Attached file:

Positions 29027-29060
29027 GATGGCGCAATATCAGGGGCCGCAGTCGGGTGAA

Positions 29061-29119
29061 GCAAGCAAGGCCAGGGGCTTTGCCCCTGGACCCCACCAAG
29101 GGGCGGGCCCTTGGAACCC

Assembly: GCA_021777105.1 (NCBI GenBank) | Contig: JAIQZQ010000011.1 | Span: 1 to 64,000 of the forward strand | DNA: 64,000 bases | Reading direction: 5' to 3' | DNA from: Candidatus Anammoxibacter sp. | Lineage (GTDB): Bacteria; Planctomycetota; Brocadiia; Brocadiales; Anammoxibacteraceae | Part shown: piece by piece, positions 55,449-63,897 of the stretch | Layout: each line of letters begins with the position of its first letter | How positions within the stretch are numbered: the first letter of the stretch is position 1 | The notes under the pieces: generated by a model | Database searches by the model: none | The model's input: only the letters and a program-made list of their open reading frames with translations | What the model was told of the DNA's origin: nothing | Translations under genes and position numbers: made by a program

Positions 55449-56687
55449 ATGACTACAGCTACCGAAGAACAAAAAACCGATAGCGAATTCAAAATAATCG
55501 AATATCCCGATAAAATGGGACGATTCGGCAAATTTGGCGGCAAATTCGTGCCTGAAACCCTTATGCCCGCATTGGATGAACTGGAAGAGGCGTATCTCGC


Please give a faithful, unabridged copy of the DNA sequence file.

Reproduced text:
Positions 29027-29060
29027 GATGGCGCAATATCAGGGGCCGCAGTCGGGTGAA

Positions 29061-29119
29061 GCAAGCAAGGCCAGGGGCTTTGCCCCTGGACCCCACCAAG
29101 GGGCGGGCCCTTGGAACCC

Assembly: GCA_021777105.1 (NCBI GenBank) | Contig: JAIQZQ010000011.1 | Span: 1 to 64,000 of the forward strand | DNA: 64,000 bases | Reading direction: 5' to 3' | DNA from: Candidatus Anammoxibacter sp. | Lineage (GTDB): Bacteria; Planctomycetota; Brocadiia; Brocadiales; Anammoxibacteraceae | Part shown: piece by piece, positions 55,449-63,897 of the stretch | Layout: each line of letters begins with the position of its first letter | How positions within the stretch are numbered: the first letter of the stretch is position 1 | The notes under the pieces: generated by a model | Database searches by the model: none | The model's input: only the letters and a program-made list of their open reading frames with translations | What the model was told of the DNA's origin: nothing | Translations under genes and position numbers: made by a program

Positions 55449-56687
55449 ATGACTACAGCTACCGAAGAACAAAAAACCGATAGCGAATTCAAAATAATCG
55501 AATATCCCGATAAAATGGGACGATTCGGCAAATTTGGCGGCAAATTCGTGCCTGAAACCCTTATGCCCGCATTGGATGAACTGGAAGAGGCGTATCTCGC